The leg extension exercise involves extending, or straightening, the knee against resistance in a seated, lying or standing position. Although an effective upper thigh exercise, the leg extension only targets a small area of the leg musculature through one joint movement, knee extension. To fully work the quadriceps, incorporate the leg extension in a complete lower body routine with a variety of exercises.
Position the resistance against the lower portion of the shin, just above the ankle. Do not fully extend, or lock-out, the knee at the top of the movement because this places excessive pressure on the joint. Similarly, excessively bending the knee causes increased patellar compression, which can lead to knee pain and decreased functionality of the joint. When lowering the weight, stop the movement when the knee is at a 90-degree angle -- in a seated position, the lower leg is perpendicular to the floor.
The primary mover during the seated or lying leg extension exercise is a group of four muscle heads on the front of the thigh, collectively referred to as the quadriceps. The largest muscle head is the rectus femoris, which sits in the center of the front thigh. The vastus intermedius lies under the rectus femoris. The vastus lateralis runs along the outside of the front thigh and the vastus medialis runs down the inside of the front thigh. All four muscles extend from the top of the thigh to the knee joint and all are involved in knee extension. During the standing leg extension, the transverse abdominis, which is the deepest layer of stomach muscle, and the obliques, the side abs, are also primary movers; they activate to help stabilize your body as you balance on one leg.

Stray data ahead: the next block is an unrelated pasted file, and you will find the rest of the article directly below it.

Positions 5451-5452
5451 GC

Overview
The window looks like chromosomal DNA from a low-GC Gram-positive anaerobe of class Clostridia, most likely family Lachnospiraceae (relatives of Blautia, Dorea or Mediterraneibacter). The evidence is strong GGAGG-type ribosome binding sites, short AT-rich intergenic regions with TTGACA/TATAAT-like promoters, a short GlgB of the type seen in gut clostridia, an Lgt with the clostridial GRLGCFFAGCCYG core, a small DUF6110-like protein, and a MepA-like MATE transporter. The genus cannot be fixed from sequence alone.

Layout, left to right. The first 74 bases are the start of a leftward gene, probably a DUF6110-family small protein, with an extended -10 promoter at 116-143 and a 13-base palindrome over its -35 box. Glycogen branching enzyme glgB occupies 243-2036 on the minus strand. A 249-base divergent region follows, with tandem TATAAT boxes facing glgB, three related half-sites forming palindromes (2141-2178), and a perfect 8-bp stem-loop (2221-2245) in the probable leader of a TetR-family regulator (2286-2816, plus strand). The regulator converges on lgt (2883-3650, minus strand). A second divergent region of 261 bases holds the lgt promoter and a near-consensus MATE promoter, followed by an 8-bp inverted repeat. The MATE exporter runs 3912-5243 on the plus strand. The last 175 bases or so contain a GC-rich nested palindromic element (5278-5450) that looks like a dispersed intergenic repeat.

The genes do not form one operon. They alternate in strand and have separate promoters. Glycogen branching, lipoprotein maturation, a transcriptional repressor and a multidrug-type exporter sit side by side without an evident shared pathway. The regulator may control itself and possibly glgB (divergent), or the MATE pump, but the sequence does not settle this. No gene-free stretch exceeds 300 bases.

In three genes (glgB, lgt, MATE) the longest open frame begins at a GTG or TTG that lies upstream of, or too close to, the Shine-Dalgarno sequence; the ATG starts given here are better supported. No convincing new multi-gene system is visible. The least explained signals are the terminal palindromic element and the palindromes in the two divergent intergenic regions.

The leg extension exercise is typically performed on a leg extension machine. Many machines have an integrated weight stack for resistance, but some must be loaded with free weights. Resistance bands offer a portable alternative to leg extension machines and allow you exercise in a standing, seated or lying position. Standing during the leg extension exercise challenges your balance and coordination more than the lying or seated versions. Select a weight that allows you to complete eight to 12 repetitions.
The leg extension is an isolation exercise -- it involves movement at only one joint and targets one muscle group. For a complete leg routine, include compound, or multi-joint, exercises in your workout, such as squats and lunges. To ensure proper muscular balance, also include exercises that target the hamstrings, which are the muscles on the back of the upper thigh responsible for knee flexion.
Based in Austin, Texas, Jolie Johnson has been in the fitness industry for over 12 years and has been writing fitness-related articles since 2008 for various websites. She received her Bachelor of Arts in English and philosophy from the University of Illinois.